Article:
We are in the last week of New Zealand’s electoral cycle, and on Saturday, it will be all over. That combined with the disruptions of our various stages of Covid-19 lockdowns have made the last few weeks some of the fabled “interesting times”. It is not my intention to use this as any kind of excuse for photographic shortcomings, so here’s what I got, and in keeping with our long-running meme, what you see is what you get.
After a particularly beautiful August, we have endured a fairly dire September. Rain and gales resulted in a lot of indoor photography. Our neighbour has the cornflowers growing in their garden and they are generous in giving me access to them. I seem to recall that blue is perhaps the least common of the colours in nature, so I am always delighted by the intensity of the cornflowers.
As in the last two years, Mary and I paid a visit to Aston Norwood Gardens at the foot of the Remutaka hill road because it is cherry blossom time. This year, with the region recently out of lockdown and with some judicious publicity, the place was insanely crowded. On the weekend of peak flowering, some 5,000 people paid to go through the gardens each day. There was about half of the required parking space.
Somehow, despite the hordes of people making selfies, I managed to get some people-free shots. As the image shows, we visited height of blossom season. The gardens are situated in a gully such that it seems to be sheltered from the wind whistling down from the Tararuas. The petals were falling but there remained plenty of colour.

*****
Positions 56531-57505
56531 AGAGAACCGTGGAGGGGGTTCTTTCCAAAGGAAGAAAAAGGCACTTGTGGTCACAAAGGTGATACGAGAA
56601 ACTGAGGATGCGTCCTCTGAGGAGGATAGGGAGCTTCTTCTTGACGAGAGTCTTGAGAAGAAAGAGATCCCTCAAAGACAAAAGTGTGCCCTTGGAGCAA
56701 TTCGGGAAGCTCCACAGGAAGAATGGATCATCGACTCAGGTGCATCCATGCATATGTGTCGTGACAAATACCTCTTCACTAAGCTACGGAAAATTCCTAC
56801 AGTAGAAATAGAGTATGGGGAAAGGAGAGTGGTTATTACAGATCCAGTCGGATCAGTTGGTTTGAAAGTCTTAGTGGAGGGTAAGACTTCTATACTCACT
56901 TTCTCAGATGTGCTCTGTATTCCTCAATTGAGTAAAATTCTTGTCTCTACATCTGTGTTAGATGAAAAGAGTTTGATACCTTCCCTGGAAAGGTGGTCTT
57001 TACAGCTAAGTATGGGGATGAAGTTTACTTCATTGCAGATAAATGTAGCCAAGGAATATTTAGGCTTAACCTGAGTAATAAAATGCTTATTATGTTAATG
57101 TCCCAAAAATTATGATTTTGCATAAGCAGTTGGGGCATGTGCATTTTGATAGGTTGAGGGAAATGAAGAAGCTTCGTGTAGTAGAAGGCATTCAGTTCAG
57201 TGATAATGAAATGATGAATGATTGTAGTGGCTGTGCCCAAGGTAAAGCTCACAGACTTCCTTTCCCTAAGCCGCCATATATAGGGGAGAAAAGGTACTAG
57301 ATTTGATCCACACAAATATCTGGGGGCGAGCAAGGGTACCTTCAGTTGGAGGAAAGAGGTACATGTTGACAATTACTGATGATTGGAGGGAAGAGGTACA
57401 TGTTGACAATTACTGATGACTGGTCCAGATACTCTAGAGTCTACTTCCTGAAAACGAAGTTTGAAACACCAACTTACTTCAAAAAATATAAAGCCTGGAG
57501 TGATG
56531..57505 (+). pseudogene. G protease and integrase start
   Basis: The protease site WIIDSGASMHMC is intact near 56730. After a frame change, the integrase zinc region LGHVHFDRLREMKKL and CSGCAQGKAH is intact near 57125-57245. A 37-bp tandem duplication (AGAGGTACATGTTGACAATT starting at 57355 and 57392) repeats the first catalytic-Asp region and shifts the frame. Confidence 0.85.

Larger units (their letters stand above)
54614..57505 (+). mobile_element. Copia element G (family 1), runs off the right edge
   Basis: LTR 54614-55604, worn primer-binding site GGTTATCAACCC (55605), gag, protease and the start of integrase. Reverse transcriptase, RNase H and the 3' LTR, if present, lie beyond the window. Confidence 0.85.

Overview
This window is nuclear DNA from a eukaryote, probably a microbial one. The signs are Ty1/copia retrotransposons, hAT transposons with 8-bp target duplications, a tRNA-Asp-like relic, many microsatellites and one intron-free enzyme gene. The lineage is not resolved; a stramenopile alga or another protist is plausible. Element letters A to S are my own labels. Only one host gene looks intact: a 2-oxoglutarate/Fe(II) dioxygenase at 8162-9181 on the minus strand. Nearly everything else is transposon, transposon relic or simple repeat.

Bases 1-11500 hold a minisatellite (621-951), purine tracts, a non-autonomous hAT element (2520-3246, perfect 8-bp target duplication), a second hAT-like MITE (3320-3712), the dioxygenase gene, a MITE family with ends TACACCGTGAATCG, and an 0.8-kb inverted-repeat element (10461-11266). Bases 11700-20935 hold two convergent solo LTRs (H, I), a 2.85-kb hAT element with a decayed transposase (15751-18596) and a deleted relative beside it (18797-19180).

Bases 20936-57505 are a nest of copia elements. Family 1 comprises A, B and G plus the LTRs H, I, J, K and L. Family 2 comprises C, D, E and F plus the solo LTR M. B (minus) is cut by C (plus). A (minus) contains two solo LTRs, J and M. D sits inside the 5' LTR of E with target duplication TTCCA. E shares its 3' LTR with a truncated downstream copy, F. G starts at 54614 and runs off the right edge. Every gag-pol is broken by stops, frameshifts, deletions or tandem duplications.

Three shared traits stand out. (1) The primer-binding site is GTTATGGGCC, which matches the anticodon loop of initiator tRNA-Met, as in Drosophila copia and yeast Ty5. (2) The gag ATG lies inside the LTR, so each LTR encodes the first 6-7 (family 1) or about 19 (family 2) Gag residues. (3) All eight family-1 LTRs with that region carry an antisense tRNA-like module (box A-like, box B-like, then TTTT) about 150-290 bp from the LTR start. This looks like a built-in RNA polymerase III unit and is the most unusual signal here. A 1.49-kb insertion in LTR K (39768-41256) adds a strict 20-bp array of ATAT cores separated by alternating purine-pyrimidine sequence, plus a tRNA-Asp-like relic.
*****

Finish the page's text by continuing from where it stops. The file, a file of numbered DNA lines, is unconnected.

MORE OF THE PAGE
Despite my grumbling about the boisterous Spring weather, we got a few rather nice days, though the temperatures were not especially warm. Nice to look at but not yet swimming weather. Soon after this image, there were heavy machines replenishing the sand brought in from the South Island each year.
Mary is very generous with her baking and shares it with neighbours and friends. I get to smell the good smells, and view the golden textures and even get to eat one or two. I am always available for testing purposes.
Some seemingly nice days have a mean streak. The view across the strait was sharp and clear, but the breeze had a very nasty bite. Still, I liked this view of Tapuae-o-Uenuku as the ferry Kaitaki passed in front of it on the way to Picton.
My colour printer died on me. Canon NZ pointed me to an agency that undertakes repairs, and it was located in the light industry area in the South of Porirua. Happily, the repair depot was able to resuscitate the purge pump (whatever that is) at a modest cost since the printer was several years out of warranty. On my way there, I spotted the lovely contrast between spring flowers and a red corrugated wall.
Amidst the days of unpredictable weather we had several days of sustained heavy rain. This shot was maid at night through a rain splattered wind. I do love our view from up on the hill even in such turbulent weather as this.
They say you are getting old when policemen look young. Our youngest son Ants has just resigned after 21 years as a police officer and has taken up a new career as an apprentice builder. Ants spent most of his police career in search and rescue duties, and in the latter years, as sergeant in charge of the Wellington region’s land rescue activities. He was also a disaster victim identification specialist, and I couldn’t be more proud of him. Among the gifts bestowed at his leaving ceremony was this pewter figurine of a search and rescue person. It’s about 30 cm tall and weighs 5 kg. Ants is now happily learning to be a builder.
Erratic weather continues and suddenly there was bright sunshine and flat calm. I got low on Petone Bach and looked across the harbour to Wellington City.
Pauatahanui Inlet has some areas defined as wildlife reserves, of which my favourite is the ponds near Grays Rd. The most common inhabitants of this pond are the pied stilts which usually nest there. They are handsome birds, though a little aggressive. In nesting season they will dive-bomb anyone near their nests or the chicks.
The C130 Hercules entered service with the RNZAF in 1965. Who would have thought that they would still be in service 55 years later. Or indeed that they would be replaced by the C130J-30 Super Herculese in 2024. Meanwhile, the old birds soldier on.
That’s all for now. See you after our election.